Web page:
Over the past year, retired Army Gen. Colin Powell ― like many other conservative elites ― has been reluctant to be much more than a fence-sitter in the 2016 presidential race. The Huffington Post’s Michelle Fields reported toward the end of July that as attention was being turned toward the political conventions, Powell was a portrait of reticence ― even as prods to play an influential role came from both directions. But this week, Powell has been dragged into the spotlight all the same, after ― what else? ― a cache of hacked emails were publicly leaked.
So, his days as a fence-sitter could be numbered. But while it may be enlightening to know which of the two major party’s candidates Powell prefers, we are waiting for an even more interesting revelation: Is Colin Powell still guided by the same principles that have governed his previous endorsements? It’s an open question.
The content of Powell’s leaked emails ― which have been confirmed as authentic ― can be easily caricatured. In many ways, Powell is an example of that Everyman voter that media outlets love to use as a broad characterization of the electorate, unenthusiastic about the major party candidates and unhappy with the need to choose. It’s like a photo-negative of where Powell was in 2008, when he could offer both Sen. John McCain (R-Ariz.) and Sen. Barack Obama (D-Ill.) equal heaps of praise, and yet come to a clear decision about whom he wanted to support.
Prior to this year’s conventions, Powell had criticized the cornerstone of Trump’s policy proposals ― the deportation of all undocumented immigrants ― telling the audience at the Washington Ideas Forum, “If I was around Mr. Trump, Donald, who I know rather well, I would say, ‘You know Don, let’s see what happens. Let’s tell all the immigrants working in Trump hotels to stay home tomorrow. See what happens.’”
But Powell’s leaked emails don’t suggest the general would like to be “around Donald Trump” to offer his point of view. In them, he describes Trump as “a national disgrace and an international pariah.” He’s also unsparing about Trump’s views on race, writing that “there is nothing he can say” to black voters that would bring them to his side. “He takes us for idiots,” Powell writes. “He can never overcome what he tried to do to Obama with his search for the birth certificate ... the whole birther movement was racist.”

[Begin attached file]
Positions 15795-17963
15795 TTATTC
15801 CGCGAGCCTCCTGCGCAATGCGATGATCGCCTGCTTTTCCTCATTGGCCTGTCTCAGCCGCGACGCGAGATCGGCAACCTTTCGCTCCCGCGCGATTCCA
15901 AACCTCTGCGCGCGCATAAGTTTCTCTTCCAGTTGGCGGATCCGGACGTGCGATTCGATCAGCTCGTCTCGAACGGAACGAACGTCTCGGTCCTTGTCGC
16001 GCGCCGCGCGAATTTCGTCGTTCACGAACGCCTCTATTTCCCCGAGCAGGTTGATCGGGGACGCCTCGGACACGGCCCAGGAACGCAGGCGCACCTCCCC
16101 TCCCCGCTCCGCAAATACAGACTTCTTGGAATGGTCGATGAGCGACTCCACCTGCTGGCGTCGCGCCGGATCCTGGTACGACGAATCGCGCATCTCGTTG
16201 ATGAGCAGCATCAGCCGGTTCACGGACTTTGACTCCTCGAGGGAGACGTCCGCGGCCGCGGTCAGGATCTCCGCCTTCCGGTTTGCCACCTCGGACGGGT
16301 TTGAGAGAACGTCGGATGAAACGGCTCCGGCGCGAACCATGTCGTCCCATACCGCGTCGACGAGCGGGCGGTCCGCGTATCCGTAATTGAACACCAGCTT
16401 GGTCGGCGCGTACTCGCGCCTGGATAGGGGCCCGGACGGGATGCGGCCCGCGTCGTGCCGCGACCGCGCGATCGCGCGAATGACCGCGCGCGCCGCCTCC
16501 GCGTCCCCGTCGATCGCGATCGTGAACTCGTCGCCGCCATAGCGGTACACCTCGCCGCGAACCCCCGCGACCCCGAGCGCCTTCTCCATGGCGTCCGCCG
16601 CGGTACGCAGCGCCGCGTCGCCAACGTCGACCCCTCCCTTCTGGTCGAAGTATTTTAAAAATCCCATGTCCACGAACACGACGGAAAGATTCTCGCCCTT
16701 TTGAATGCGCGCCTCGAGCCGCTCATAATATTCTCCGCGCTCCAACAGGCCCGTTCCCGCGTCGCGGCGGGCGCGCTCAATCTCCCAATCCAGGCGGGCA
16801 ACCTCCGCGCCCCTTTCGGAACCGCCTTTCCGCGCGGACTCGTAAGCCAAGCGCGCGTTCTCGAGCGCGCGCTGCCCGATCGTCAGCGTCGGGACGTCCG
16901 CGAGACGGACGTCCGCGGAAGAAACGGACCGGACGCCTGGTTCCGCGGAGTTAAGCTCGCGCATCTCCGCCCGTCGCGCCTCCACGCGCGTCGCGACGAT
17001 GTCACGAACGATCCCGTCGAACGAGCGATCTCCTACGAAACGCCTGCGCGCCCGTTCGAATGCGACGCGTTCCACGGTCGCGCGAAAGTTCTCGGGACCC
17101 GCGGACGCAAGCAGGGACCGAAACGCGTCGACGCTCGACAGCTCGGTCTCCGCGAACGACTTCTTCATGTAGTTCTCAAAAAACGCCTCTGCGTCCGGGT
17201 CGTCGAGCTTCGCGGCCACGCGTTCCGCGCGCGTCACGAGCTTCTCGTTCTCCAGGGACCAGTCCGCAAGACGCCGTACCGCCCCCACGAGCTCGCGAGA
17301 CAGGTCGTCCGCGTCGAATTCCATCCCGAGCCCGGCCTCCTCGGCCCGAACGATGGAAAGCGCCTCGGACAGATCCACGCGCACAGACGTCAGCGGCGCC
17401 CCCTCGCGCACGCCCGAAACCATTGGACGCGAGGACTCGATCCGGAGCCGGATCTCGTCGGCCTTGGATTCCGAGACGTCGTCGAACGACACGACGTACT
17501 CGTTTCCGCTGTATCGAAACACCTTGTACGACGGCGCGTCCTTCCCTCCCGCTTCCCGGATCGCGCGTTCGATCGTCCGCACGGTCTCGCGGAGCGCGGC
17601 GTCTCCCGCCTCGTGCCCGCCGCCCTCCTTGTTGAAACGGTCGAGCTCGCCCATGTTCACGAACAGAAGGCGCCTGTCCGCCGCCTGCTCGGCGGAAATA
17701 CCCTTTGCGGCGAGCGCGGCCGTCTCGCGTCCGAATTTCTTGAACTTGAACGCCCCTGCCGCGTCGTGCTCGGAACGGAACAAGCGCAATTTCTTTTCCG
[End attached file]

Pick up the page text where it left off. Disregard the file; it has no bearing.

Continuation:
Elsewhere, Powell notes that Trump “appeals to the worst angels of the GOP nature and poor white folks” and “has no sense of shame.”
But if Powell’s criticisms of Trump are broad and severe, what he has to say about Clinton ― while less scathing ― seems more personal. As The Huffington Post’s Paul Blumenthal notes, in one, Powell is aggrieved that Clinton’s large speakers fee diminished his own opportunities in the same arena:
“Everything HRC touches she kind of screws up with hubris,” Powell wrote in an email to private equity investor Jeffrey Leeds. “I told you about the gig I lost at a University because she so overcharged them they came under heat and couldn’t any fees for awhile. I should send her the bill.”
But more broadly, Powell is not pleased with the way he’s been tied to Clinton’s personal email account. Dogged by the story throughout the election cycle, Clinton has frequently opted to use Powell as her easy out ― characterizing her decision to use a private server as informed by advice from her State Department predecessor.
Clinton’s defenders point to an email she received from Powell, in which he discusses having set up the means to “communicate with a wide range of friends directly without it going through the State Department on their personal email accounts.” Powell has pushed back on this characterization throughout (and fact checkers have found the analogy wanting). That pushback continues in these leaked emails as well:
“Sad thing it [sic] that HRC could have killed this two years ago by merely telling everyone honestly what she had done and not tie me into it,” Powell said in one email. He wrote that he “told her staff three times not to try that gambit.”
There is a certain element of tone-deafness to the Clinton campaign’s attempts to deploy Powell as their bulwark against further criticism of the choices she made with regard to her emails. After all, Clinton spent a good portion of the post-convention period wooing just about every other Bush-era foreign policy figure, angling for their endorsement. Needlessly getting Powell’s back up over decisions that she alone made wasn’t exactly the best way to secure his support ― especially when you consider that Powell’s support may have been larger looming.